1000 nodes per folder and Oak orderable nodes

Every now and then there’s the question, how many child nodes are supported in JCR. While the technical correct answer is „there is no limit“, in practice there are some limitations.

In CRX 2.x the nodes are always ordered. In CRX 2.x even unordered nodes are treated as if they are ordered, which made the difference nearly to non-existent. [Thanks Justin for making this clear!] This means, that the order needs to be maintained on all operations, including add and remove of sibling nodes. The more child nodes a node has, the more time it takes to maintain this list.

So, what’s about this „1000 child nodes“ limit? First of all, this number is arbitrary 🙂 But when you use CRXDE Lite, it’s getting really slow to browse a node with lots of child nodes, mostly because of the time it takes the Javascript to render it. But of course also the performance of add and remove operations degrade linearly. Also you don’t have hardly cases where you would have more than 1000 child nodes.

But for the aspect of reading nodes there is no impact on performance. So it is not a problem to have 6000 nodes in /libs/wcm/core/i18n/en, because you only read the nodes, but you don’t change them.

But nevertheless this „limit“ can be cumbersome, especially if you don’t need to the feature of ordered child nodes. Also the fact that there is this limit means, that adding you have the impact (at a a lower level) also already with less nodes.

With Apache Oak this has changed. With Oak nodes are not ordered unless its parent has node type which supports ordering.

To illiustrate the difference between sling:folder (no ordering required) and sling:orderedFolder (ordering required), I did a small test. I wrote a small benchmark to create 5000 nodes, then add more nodes, do random reads and delete them afterwards. For every operation a single node is created or deleted followed by a save(). (Sourcecode)

Operation sling:Folder sling:OrderedFolder
Create 5000 nodes 6124 ms 17129 ms
Random read 500 nodes 2 ms 9 ms
Add 500 nodes 112 ms 564 ms

This small benchmark (executed on 2014 Macbook pro with SSD, AEM 6.0, TarMK, Oak 1.0.0) shows:

  • Adding lots of child nodes to a node is much faster when you use a non-ordering nodetype
  • Also random read is faster, obviously Oak can use more efficient data structures than a list, if it doesn’t need to maintain the ordering.

The factor of 3-4 is obviously quite significant. Of course the benefit is smaller if you have less child nodes.

4 thoughts on “1000 nodes per folder and Oak orderable nodes

  1. Great post Joerg. One thing I do want to point out is that CRX2 did in fact support unordered child nodes from the perspective of the JCR spec, meaning that Node.orderBefore() would throw an exception for chlidren of, say, sling:Folder.

    The difference between CRX2 and Oak is entirely with respect to the *performance* implications of unordered child nodes. With CRX2, you essentially paid the penalty for ordered child nodes even for an unordered parent. In other words, adding 5000 child nodes to a sling:OrderedFolder would take essentially the same amount of time as adding 5000 child nodes to a sling:Folder. This is (as you demonstrate here) not the case with Oak.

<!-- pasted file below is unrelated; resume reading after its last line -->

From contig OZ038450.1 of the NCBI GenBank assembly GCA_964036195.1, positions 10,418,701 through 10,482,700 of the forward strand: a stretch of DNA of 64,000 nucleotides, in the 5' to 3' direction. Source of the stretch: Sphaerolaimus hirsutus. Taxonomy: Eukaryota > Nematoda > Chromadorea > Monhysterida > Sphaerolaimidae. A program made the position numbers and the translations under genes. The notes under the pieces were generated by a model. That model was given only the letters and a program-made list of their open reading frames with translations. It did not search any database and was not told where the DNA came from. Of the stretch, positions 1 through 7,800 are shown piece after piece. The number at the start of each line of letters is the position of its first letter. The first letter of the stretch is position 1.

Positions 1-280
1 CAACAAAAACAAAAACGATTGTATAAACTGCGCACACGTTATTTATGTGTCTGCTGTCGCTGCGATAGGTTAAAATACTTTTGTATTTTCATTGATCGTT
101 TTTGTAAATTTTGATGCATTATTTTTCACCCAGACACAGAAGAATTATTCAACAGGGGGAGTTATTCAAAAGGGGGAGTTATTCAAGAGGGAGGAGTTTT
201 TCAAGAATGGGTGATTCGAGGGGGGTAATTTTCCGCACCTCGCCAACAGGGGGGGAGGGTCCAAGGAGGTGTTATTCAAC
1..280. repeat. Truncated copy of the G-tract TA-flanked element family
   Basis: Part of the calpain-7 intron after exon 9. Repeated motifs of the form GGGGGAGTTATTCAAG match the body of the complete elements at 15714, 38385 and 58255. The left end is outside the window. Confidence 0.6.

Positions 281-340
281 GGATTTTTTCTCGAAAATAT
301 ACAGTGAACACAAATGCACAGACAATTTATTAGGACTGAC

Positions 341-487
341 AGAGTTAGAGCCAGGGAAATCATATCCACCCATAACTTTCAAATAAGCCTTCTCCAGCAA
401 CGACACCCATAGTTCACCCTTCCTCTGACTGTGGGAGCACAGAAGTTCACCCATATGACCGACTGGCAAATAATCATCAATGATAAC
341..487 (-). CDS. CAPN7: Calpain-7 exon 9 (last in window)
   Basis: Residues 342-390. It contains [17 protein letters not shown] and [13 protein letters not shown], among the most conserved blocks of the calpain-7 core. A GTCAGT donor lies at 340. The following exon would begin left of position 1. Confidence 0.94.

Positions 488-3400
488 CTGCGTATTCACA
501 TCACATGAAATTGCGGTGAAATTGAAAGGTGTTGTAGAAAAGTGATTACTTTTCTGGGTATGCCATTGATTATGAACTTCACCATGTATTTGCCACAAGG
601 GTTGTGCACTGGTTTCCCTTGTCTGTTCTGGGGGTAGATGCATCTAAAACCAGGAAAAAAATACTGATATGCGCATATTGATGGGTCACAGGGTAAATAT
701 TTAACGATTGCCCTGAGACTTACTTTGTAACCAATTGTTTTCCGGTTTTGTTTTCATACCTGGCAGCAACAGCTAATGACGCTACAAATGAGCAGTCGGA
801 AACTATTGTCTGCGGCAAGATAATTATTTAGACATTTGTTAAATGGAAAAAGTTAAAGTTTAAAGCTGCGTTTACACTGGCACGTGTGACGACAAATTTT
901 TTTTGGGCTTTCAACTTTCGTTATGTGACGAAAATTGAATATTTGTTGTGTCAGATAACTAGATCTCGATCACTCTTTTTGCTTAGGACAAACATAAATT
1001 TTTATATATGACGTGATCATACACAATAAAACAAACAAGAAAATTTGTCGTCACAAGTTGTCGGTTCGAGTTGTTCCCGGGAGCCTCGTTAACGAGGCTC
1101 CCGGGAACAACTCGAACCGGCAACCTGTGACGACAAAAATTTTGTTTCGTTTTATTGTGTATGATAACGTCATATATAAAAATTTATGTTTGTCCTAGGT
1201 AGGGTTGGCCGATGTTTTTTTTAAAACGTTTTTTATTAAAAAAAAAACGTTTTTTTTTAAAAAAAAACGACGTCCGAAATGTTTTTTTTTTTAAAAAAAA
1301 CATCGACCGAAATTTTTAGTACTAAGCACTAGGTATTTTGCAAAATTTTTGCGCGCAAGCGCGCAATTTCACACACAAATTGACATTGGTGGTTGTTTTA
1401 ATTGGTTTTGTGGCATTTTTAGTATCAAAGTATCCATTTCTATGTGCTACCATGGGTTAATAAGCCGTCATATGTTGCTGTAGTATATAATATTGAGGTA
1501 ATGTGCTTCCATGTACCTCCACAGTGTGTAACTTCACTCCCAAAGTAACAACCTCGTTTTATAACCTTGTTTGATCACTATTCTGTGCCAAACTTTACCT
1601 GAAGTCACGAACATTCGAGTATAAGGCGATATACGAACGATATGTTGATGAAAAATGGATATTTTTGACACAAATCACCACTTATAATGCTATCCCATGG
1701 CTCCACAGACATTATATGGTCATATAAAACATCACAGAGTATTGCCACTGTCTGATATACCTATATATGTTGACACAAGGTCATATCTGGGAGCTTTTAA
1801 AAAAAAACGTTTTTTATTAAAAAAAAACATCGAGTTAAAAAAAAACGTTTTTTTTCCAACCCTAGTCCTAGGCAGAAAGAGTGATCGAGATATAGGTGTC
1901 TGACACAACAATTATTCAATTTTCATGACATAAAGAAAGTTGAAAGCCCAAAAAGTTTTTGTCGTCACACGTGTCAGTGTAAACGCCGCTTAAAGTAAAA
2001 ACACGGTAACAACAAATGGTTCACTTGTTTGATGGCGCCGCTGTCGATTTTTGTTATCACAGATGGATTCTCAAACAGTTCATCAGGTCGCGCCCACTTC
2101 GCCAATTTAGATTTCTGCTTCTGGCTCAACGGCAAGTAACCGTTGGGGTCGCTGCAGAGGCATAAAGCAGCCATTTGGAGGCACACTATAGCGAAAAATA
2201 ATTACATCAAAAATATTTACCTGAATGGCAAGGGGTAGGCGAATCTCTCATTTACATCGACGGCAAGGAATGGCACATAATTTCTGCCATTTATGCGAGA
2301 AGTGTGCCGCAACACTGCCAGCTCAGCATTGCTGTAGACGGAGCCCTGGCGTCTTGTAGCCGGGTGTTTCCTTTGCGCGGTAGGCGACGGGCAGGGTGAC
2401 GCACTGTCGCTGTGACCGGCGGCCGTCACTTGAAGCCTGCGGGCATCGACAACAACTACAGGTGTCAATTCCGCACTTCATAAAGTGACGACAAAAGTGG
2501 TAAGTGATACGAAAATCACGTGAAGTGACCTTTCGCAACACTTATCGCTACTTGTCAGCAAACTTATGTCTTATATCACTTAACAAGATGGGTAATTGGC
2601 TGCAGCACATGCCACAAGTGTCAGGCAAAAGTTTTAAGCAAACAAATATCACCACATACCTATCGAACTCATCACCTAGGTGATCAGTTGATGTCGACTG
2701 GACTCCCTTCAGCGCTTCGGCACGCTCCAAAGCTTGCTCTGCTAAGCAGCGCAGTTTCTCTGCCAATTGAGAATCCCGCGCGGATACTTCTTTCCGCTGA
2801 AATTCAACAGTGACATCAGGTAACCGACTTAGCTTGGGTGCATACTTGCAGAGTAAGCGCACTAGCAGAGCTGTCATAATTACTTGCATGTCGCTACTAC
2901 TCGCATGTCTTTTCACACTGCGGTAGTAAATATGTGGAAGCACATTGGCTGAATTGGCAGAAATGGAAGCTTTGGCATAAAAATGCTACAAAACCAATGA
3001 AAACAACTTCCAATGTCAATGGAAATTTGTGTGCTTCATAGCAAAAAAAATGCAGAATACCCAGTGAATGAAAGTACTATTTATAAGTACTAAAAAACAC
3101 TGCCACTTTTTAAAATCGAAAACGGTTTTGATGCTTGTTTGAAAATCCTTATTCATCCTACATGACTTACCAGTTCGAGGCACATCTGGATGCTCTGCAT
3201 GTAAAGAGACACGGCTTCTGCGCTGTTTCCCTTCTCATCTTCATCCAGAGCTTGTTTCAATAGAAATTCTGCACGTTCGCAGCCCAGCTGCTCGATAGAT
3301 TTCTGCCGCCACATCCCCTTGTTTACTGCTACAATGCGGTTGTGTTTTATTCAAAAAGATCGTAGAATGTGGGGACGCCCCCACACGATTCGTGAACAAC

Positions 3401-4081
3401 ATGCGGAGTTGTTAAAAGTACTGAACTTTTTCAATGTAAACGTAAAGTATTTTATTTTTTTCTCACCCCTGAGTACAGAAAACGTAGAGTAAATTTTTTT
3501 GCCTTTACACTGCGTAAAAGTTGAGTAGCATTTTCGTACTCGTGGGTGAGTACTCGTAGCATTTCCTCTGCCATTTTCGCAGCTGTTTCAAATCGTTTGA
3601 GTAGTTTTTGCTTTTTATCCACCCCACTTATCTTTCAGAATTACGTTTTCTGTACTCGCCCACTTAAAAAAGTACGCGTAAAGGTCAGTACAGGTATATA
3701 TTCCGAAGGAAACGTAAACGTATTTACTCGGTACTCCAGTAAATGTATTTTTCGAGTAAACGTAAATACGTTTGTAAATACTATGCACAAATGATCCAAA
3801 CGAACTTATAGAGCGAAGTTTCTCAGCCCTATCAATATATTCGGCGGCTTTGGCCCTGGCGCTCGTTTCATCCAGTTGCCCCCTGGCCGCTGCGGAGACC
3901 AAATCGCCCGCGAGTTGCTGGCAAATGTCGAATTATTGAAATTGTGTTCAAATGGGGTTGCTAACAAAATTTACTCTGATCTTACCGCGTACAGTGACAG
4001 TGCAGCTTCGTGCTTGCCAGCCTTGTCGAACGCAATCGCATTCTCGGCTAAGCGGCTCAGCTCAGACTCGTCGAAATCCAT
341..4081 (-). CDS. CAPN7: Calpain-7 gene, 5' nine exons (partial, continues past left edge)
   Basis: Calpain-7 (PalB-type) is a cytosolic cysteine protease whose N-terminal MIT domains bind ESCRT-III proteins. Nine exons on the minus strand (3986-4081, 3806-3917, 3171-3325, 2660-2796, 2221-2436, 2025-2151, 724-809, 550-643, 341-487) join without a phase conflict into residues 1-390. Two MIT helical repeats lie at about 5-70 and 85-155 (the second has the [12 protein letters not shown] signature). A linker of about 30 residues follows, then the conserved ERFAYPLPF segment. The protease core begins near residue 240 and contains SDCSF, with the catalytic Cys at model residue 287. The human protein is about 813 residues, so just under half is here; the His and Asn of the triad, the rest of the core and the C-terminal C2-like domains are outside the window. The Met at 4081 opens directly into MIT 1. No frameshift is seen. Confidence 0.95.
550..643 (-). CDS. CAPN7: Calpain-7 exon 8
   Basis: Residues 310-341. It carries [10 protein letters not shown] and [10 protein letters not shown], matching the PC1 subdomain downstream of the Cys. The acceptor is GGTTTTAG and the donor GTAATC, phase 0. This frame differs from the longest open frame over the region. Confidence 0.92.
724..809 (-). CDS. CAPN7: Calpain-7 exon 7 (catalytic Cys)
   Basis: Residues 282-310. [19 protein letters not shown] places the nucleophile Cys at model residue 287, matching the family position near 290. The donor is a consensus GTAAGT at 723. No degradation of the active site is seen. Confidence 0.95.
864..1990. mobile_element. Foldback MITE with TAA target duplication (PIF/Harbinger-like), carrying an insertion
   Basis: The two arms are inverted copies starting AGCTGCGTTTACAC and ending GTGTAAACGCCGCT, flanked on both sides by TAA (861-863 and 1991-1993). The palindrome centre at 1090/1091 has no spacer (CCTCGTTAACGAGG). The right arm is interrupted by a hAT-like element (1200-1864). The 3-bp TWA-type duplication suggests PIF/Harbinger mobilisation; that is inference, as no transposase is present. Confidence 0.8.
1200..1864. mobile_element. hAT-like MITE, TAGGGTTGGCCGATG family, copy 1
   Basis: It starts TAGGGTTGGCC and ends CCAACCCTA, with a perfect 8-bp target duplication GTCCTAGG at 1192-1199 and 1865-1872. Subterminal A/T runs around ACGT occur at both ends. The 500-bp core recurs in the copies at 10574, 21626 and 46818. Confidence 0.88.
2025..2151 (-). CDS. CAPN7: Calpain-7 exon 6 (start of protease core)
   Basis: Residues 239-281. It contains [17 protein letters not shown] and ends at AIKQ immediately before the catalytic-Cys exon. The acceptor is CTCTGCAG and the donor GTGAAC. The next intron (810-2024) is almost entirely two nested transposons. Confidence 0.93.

One other note which is very important is that the nt:unstructured node type (which is probably the most popular node type) has ordered child nodes. This is true in both CRX2 and Oak as it is defined in the JCR spec. Oak introduced a new node type oak:unstructured specifically to handle the case where you want nt:unstructured without ordered child nodes.

    1. Few more information requested on the above subject with comparison with CRX 2.2 & CRX 3
      In Both CRX 2.2 & CRX 3 (OAK) rep:authorizableFolder is the parent node for users & groups

      /home/users & /home/groups

      As there is no nt:unstructured (CRX 2.2) , oak:unstructured (CRX 3 OAK) as parent to rep:authorizableFolder how this impact the user node scale in CRX 2.2 & CRX 3

      Overall trying the understand how the OAK million node goal is applied to /home/user node or it is only a custom application and only if we create a oak:unstructured.

      Does this means in both TarPM CRX 2.2 & OAK TarMK CRX3 CAN we have more than 100K end users possibly scaling to millions within single publish instance and all the users are stored under /home/users/. Under different bucket based on OOTB user allocation like under a/b/c/d folders etc.

      Can we also maintain user preferences as well ? overall I see the end user getting created also as a user generated content restricted to user & his entities (user model).

      Checking if maintaining this amount of user & his preferences would allow space for AEM WCMS for portal like requirement.Also considering to avoid multi publish sync up and single consistence view of user data

      1) Should we consider using MongoDB for this kind of use case – AEM User UI might be used possible large user base UI issues. Also as per AEM docs MongoDB is recommended only for communities , Is portal with large user base as above in MongoMK a valid use case for AEM
      2) Maintain the user & preference out side AEM in a separate RDBMS – But AEM User UI will not work for jcr authorization

      1. Hi,

        I do not advise to manage such large user bases on a single level in the repository. You should split early and bucketize it. Also the ootb user management tools are not applicable anymore when you want to deal with millions of users, because AEM is not an identity management system in the first place.

        The question to use MongoDB as backend for the repository is unrelated to this question, but managing such large user bases might lead to a decision to use MongoDB.

        kind regards,

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